The chicken breast was beautifully de-boned and perfectly roasted with a nice golden color.  Hints of mint and rosemary added nice flavor to a moist and tender bird.  The couscous side was light and flavorful and matched the chicken nicely.  While the chicken was delicious, the curry shrimp was the star dish of the meal.  Each shrimp was perfectly cooked and remained tender.  The added flavor of wild caught shrimp provided just enough natural saltiness to remind us of their ocean origins.  Razor thin slices of shallots and red peppers provided a nice crunchiness to balance the tenderness of the shrimp.  The steamed rice was similarly revelatory of the kitchen’s technical skill as it was soft with an almost creamy texture at the peak of being cooked without being overdone.  Each flavor of the herbs, shrimp, and spices was discernible without being overpowering.  It was the single best curry dish I’ve sampled in quite some time.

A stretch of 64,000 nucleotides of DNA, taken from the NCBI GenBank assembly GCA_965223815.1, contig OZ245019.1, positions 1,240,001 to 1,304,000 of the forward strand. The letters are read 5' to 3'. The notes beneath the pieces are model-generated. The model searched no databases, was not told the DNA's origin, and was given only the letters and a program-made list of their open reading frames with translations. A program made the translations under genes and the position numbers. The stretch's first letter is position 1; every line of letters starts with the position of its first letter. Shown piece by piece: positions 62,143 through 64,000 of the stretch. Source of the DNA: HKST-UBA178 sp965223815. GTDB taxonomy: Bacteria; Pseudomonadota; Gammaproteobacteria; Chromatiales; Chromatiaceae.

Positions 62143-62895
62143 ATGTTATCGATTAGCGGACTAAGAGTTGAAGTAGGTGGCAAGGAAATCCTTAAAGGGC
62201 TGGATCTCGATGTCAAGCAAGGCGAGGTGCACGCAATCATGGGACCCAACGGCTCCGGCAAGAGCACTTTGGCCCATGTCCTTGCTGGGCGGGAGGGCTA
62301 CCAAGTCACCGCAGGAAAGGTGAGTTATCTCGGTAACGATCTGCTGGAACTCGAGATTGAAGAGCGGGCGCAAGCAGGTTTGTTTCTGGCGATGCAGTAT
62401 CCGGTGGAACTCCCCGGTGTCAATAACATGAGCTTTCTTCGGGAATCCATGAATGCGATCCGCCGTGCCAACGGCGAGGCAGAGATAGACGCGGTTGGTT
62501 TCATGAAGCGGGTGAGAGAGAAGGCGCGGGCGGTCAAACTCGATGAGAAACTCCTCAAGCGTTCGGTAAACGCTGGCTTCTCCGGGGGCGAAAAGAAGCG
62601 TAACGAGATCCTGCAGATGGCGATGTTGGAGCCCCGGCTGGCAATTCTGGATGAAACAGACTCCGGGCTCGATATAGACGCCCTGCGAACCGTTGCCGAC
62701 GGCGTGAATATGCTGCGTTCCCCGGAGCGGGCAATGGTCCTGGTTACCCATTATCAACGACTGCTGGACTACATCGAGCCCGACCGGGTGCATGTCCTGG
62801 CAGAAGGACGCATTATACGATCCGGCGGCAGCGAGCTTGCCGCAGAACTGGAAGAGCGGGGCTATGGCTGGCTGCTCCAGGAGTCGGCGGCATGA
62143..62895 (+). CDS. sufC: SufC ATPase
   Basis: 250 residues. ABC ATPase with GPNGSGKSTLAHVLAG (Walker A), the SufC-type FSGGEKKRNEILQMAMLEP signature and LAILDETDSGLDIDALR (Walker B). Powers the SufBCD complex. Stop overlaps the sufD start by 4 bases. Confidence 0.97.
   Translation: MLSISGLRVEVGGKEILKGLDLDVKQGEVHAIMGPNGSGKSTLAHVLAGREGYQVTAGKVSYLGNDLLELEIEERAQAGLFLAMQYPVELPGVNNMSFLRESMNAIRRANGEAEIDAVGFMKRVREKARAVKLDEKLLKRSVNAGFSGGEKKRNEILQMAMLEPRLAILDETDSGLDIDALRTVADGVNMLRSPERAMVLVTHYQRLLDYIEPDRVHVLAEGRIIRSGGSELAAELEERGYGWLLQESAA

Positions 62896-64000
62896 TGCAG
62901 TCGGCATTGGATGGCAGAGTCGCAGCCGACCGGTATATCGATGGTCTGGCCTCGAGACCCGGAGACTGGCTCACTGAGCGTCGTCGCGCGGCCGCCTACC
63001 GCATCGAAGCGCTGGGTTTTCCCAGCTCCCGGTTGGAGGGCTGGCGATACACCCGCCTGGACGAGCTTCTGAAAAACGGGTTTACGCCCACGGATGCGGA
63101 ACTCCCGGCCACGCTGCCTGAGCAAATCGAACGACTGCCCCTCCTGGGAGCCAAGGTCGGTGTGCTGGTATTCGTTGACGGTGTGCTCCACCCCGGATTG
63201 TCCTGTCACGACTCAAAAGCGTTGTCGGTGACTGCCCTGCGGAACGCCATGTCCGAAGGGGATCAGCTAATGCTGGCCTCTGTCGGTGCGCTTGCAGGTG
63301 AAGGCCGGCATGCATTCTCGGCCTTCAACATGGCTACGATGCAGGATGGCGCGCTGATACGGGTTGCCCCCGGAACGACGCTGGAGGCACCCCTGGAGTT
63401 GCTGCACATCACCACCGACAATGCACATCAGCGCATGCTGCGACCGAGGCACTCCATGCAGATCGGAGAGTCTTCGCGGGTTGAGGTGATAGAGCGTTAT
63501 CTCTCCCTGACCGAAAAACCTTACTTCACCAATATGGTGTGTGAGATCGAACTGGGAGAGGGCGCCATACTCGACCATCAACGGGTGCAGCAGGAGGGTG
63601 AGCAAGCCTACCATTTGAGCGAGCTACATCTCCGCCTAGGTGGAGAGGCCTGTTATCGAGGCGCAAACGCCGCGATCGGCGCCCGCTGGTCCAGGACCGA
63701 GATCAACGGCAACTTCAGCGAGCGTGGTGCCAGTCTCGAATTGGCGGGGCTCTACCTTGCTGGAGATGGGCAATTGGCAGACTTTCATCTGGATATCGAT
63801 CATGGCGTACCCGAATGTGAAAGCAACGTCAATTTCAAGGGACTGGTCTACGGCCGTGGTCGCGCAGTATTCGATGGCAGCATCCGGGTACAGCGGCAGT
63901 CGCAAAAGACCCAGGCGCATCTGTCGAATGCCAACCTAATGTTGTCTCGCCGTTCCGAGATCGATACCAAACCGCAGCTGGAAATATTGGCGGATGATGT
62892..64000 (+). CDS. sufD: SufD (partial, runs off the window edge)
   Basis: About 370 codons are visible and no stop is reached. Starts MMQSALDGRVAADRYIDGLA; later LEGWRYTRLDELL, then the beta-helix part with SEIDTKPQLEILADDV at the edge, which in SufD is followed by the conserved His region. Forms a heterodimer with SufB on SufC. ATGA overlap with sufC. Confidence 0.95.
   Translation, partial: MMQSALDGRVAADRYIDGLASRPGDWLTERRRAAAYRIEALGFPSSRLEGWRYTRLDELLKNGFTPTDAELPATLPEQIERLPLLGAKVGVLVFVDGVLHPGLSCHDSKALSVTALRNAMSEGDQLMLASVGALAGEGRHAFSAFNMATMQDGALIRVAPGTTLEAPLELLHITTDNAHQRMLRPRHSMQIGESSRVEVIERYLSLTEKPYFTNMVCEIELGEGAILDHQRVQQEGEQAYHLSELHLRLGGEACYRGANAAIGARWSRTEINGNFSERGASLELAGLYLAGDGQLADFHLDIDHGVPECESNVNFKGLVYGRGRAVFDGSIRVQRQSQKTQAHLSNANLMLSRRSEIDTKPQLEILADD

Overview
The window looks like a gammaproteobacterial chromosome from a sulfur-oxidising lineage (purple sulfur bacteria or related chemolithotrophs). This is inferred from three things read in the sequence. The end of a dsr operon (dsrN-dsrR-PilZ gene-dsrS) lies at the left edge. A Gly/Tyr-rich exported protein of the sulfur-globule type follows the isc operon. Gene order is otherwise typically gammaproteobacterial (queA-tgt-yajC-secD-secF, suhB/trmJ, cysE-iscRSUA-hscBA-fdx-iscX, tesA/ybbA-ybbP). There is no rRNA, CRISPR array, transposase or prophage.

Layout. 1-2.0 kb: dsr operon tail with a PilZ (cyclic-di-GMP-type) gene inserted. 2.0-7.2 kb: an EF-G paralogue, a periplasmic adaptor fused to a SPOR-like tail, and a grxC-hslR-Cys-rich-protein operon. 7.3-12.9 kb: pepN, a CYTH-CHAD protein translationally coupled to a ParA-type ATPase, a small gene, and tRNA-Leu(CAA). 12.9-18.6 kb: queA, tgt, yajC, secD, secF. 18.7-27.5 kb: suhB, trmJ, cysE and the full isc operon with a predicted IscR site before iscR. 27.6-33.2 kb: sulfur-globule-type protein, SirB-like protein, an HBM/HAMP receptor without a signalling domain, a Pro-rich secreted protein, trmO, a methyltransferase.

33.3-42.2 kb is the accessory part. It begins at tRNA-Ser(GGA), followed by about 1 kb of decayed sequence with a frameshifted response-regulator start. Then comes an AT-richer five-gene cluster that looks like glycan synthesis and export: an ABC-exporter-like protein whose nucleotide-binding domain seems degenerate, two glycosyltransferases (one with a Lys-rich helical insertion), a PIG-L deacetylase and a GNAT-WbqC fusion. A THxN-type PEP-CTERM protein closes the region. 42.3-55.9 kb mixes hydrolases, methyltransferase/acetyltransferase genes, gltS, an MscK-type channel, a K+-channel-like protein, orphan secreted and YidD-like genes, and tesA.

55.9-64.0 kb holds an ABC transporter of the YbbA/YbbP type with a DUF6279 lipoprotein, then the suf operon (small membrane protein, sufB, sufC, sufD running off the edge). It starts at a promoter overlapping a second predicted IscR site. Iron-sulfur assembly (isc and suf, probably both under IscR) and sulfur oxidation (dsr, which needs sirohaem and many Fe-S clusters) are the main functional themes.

With tax and tip, the total for our very pleasant meal that included two drinks, appetizer, and two mains was $64.   Chef Hart and her staff demonstrated that there is a strong core of talent at Circa that can blend the philosophy of local food with the abilities of skilled culinary technicians (Ethan Bennett, 6/3/11). [Circa Restaurant, 76 Albany Street (Rt 20), 315.655.8768, Lunch and Dinner: Tues-Sun 11:00AM-10:00PM, www.circarestaurant.net ]